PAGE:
Texas Zavala with Antique Old Look, created by Texas Artist Justin Antonevich. Matted to acid free mat board. Printed with archival quality ink. Made and printed in Texas. Mounted in Mahogany Frame with glass and hanger. Available in 2 sizes, 18" x 15" or Large 28" x 22". FREE SHIPPING. Please allow 1 week for framing.
The History of the Zavala Flag
The Convention at Washington-on-the-Brazos in March 1836 allegedly adopted a flag for the Republic that was designed by Lorenzo de Zavala. The design of de Zavala's flag is unknown, but the convention journals state that a "Rainbow and star of five points above the western horizon; and a star of six points sinking below" was added to de Zavala's flag.
There was a suggestion that the letters "T E X A S" be placed around the star in the flag, but there is no evidence that the Convention ever approved a final flag design. Probably because of the hasty dispersion of the Convention and loss of part of the Convention notes, nothing further was done with the Convention's proposals for a national flag. A so-called "Zavala flag" is sometimes flown in Texas today that consists of a blue field with a white five-pointed star in the center and letters "T E X A S" between the star points, but there is no historical evidence to support this flag's design.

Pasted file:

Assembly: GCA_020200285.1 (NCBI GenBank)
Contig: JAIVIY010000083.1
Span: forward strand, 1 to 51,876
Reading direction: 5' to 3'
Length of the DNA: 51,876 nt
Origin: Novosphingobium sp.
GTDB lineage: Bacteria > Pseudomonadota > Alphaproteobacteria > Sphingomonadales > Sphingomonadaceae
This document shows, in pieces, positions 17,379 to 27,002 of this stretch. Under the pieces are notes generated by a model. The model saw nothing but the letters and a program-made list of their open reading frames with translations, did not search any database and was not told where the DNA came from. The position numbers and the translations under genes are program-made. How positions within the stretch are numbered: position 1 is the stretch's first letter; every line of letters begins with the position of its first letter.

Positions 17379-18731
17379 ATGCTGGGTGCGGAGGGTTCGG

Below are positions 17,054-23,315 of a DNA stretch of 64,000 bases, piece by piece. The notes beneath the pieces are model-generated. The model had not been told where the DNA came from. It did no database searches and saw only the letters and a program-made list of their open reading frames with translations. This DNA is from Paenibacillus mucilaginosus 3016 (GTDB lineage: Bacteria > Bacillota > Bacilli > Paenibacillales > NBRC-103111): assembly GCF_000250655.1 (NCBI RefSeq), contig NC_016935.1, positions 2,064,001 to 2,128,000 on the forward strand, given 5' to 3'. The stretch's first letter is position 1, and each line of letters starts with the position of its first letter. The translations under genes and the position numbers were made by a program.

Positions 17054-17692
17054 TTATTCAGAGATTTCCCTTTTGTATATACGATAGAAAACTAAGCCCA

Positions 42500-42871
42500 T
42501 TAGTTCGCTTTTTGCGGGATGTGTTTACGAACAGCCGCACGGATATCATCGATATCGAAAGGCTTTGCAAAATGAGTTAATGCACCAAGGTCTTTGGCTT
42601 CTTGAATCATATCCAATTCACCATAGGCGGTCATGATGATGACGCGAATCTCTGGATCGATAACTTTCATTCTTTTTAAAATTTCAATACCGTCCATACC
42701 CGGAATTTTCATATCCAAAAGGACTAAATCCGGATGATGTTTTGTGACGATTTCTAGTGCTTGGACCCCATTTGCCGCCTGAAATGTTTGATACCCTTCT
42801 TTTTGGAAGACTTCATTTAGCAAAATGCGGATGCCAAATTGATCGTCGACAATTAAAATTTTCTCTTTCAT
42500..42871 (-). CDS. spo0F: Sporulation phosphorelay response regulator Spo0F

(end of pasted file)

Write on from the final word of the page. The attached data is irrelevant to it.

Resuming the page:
The first official flag of the Republic, known as David G. Burnet's flag, was adopted on Dec. 10, 1836, as the national standard, "the conformation of which shall be an azure ground with a large golden star central."
On Jan. 25, 1839, President Mirabeau B. Lamar approved the adoption by Congress of a new national flag. This flag consisted of "a blue perpendicular stripe of the width of one-third of the whole length of the flag, with a white star of five points in the center thereof, and two horizontal stripes of equal breadth, the upper stripe white, the lower red, of the length of two-thirds of the whole flag." This is the Lone Star Flag, which later became the state flag.
Although Senator William H. Wharton proposed the adoption of the Lone Star Flag in 1844, no one knows who actually designed the flag. The legislature in 1879 inadvertently repealed the law establishing the state flag, but the legislature adopted a new law in 1933 that legally re-established the flag's design.
The state flag's colors represent the same virtues as they do in the national flag: Red means bravery; white, purity; and blue, loyalty.